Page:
Get Your Ideas Out There!

Here are some examples of some letters to the editor that I’ve written in the last few weeks.

Article(s):

Police Use Networking Sites

(Also on an article on Geithner, not on the site).

Response:

Dear Editor,

Regarding last week’s issue,

The article by Joshua Kurtz addresses the issue of the new police department searching through student’s Facebooks to help solve investigations – but who is stopping them from searching them even without probable cause? If a Facebook is open to the public and not set on private, nothing is keeping anyone from looking at your personal information. So, for instance, even without an investigation, the police department can search events, check statuses, and look through groups to find “suspicious activities,” especially parties, where the law will surely be broken. Certainly the police could think of another reason for finding out about said behaviors once you are caught – not involving searching Facebook.

But then again, nothing is stopping the police from searching completely public Facebooks, even if they claim not to do so – in return, it is advised, especially if you are participating in law-breaking activities, to make your Facebook private. If not making your Facebook concealed for co-op employers, stay safe from the possible snooping police department.

And concerning Zohaib Ahmad’s article on Geithner expanding his power to replace management of failing companies at his own discretion . . . this truly makes him worthy of the title, “Czar Geithner.” If a company if failing due to its leaders, so be it – the workers of the company are responsible for taking action, not the government. And no business is “too big to fail,” especially for a fair market, because if small businesses can go bankrupt and not get a bailout, big businesses should sink just the same. Remember, readers! GM stands for “General Motors,” not “Government Managed!”

Article:

Bearing Arms is Constitutional

Response:

Dear Editor,

David Youseff’s article “Bearing Arms is Constitutional” in the April 3 issue was a great indicator of the need for protecting our rights according to the Constitution – especially the right to bear arms.

In today’s society, when someone mentions guns, the first thing that comes to mind is violence, instead of safety and protection.

A great example of the fear of using guns for violence includes a current action made prevalent through the Obama administration. In a desperate attempt to make new jobs, $2 billion dollars in funds were cut from a safety training program that instructed airplane pilots how to use handguns for defense from attacks. The creation of jobs in security and supervision seem unnecessary and create inconvenience while there are fewer pilots with guns on the flight itself. The irrational fear of “bearing arms” has, in turn, created an overall unsafe condition for those who choose to fly on American aircrafts.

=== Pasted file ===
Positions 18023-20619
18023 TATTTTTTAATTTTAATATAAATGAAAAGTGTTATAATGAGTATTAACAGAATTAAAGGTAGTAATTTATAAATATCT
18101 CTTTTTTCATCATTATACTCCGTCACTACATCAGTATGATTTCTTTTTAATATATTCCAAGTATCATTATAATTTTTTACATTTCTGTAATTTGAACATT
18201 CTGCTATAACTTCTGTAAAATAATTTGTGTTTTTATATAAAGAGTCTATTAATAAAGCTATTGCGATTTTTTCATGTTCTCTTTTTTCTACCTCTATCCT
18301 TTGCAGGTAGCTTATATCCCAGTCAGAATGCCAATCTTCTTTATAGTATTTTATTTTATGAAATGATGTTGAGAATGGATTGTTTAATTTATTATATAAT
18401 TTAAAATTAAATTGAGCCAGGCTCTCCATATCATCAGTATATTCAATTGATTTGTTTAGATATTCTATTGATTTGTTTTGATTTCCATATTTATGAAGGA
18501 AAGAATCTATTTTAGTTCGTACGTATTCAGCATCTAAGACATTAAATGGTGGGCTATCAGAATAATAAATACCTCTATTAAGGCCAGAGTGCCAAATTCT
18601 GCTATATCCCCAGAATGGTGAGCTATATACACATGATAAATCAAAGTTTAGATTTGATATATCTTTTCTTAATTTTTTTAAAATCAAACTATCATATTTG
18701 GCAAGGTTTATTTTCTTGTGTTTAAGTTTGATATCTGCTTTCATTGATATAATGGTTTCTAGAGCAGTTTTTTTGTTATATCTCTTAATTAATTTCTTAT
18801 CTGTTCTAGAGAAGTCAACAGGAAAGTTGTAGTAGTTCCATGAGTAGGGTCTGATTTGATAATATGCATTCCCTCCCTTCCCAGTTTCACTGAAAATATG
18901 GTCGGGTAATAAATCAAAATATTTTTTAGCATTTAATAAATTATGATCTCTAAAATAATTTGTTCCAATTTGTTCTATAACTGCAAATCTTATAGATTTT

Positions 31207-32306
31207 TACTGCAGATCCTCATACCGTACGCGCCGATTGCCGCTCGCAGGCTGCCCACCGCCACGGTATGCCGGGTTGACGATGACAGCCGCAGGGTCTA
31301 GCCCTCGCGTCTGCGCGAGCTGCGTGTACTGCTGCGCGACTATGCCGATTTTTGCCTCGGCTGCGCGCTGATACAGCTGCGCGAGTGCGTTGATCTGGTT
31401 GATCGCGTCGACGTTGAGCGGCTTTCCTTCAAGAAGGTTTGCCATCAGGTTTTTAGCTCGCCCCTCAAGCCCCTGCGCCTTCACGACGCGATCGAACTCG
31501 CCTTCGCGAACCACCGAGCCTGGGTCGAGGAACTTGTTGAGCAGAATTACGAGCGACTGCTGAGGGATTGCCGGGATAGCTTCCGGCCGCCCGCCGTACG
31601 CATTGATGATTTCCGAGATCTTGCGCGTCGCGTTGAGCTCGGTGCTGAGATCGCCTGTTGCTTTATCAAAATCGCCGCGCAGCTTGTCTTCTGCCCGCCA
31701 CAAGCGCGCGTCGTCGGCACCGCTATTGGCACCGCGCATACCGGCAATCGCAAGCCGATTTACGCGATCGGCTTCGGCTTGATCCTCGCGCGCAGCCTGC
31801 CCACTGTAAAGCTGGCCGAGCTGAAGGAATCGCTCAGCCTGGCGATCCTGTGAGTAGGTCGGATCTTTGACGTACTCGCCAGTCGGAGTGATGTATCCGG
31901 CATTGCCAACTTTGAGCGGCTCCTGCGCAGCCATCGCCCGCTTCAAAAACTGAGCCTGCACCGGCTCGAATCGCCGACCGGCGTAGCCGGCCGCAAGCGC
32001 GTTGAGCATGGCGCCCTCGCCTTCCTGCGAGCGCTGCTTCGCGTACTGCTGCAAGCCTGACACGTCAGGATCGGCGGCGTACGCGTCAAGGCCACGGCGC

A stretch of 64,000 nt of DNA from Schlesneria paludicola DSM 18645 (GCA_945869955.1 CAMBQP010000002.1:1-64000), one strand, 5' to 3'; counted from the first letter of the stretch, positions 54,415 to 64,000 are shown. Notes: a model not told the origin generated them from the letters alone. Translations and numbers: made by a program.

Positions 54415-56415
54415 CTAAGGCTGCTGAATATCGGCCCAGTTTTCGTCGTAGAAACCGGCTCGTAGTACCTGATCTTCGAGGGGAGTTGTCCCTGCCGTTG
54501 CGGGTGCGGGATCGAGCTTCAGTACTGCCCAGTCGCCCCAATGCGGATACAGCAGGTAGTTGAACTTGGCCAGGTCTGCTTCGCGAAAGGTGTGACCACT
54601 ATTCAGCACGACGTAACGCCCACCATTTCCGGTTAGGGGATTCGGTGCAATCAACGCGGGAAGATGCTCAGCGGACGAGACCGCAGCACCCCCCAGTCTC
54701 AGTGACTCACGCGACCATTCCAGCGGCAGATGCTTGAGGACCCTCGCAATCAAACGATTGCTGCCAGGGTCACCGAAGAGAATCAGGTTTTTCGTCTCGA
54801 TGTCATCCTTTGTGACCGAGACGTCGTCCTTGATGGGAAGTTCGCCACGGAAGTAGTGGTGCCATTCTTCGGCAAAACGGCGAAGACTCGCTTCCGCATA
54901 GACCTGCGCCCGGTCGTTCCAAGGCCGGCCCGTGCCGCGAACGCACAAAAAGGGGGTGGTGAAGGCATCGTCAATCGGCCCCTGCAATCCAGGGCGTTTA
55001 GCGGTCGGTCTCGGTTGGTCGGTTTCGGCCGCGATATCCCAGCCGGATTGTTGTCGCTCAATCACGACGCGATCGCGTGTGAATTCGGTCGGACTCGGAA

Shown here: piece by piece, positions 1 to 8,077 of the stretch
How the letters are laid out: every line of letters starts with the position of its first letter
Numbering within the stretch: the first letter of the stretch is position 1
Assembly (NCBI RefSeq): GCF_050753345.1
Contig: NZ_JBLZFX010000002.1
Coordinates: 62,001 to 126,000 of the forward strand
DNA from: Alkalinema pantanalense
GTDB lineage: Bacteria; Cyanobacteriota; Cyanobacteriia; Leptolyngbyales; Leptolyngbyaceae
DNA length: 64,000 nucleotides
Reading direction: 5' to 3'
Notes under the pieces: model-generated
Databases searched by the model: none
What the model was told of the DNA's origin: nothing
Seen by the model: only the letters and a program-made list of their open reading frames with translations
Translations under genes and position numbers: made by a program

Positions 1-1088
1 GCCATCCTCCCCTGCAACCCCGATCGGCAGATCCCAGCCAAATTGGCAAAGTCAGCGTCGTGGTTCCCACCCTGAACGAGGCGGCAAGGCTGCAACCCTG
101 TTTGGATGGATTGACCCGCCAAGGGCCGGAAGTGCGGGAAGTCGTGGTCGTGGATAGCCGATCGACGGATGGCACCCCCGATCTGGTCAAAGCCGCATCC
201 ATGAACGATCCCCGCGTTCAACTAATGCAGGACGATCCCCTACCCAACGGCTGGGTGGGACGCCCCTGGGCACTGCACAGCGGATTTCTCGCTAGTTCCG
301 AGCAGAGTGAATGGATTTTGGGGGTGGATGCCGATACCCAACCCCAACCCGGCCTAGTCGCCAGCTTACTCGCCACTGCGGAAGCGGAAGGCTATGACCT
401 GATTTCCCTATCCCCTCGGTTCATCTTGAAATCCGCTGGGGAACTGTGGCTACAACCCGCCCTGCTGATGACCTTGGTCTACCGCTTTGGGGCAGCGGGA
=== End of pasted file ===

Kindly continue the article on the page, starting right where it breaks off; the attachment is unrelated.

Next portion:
It cannot be forgotten that owning a gun entails a certain responsibility that does not include acting violently and harming other individuals. The purpose of laws against these acts is to deter the detrimental use of guns and promote the correct use for safety and security. One cannot simply own a gun and do as they wish with it; the government has created a system that secures order and punishes those who refuse to comply.

Think about it – would the new Drexel police force be needed if students could exercise their right to bear arms on the campus? Would being able to protect and defend at one’s own discretion be such a horrifying proposal.

Introducing myself (first letter to the editor, because I knew I’d be submitting more in the future):

Dear Editor,

Do you ever feel like there is no possibility of satisfying the needs of every citizen in current American politics? Are you ever confused about your rights and whether the restrictions placed upon them are unconstitutional? Or are you worried about the future stability of America?

Our individual liberty has been trampled upon, far exceeding anything planned by the founding fathers of our country. In just about every topic of discussion, it can be determined that our country is in trouble and reaching a point that may push it past the point of no return. Especially with the current economic crisis, we can see that the government has gone too far and has interfered way too much – creating a dependency on even more intervention as a way to fix the situation. If we continue on this track, it’s hard to foresee the possible destruction of what may happen in the near future. I especially feel this way as a college student entering the workforce.

One of the mottos of Drexel’s organization the Student Liberty Front is “Your rights. Your life.” We maintain that it is you who have ownership of your own life, and when an individual or group of individuals decide for you that you no longer have that ownership, you have lost your rights. This is a recurring problem that has been happening in America, even in spite of the Constitution that should be upholding these rights.

Ben Franklin said, “Whoever would overthrow the liberty of a nation must begin by subduing the freeness of speech.” This is especially true in the form of a student-run newspaper and it is especially important to exercise this freedom.

For further information on this topic the Student Liberty Front can be reached at studentlibertyfront@gmail.com.

These letters take less than an hour to write and they to use in response to pretty much any political article.  Try writing a letter to your local newspaper at least once a week!

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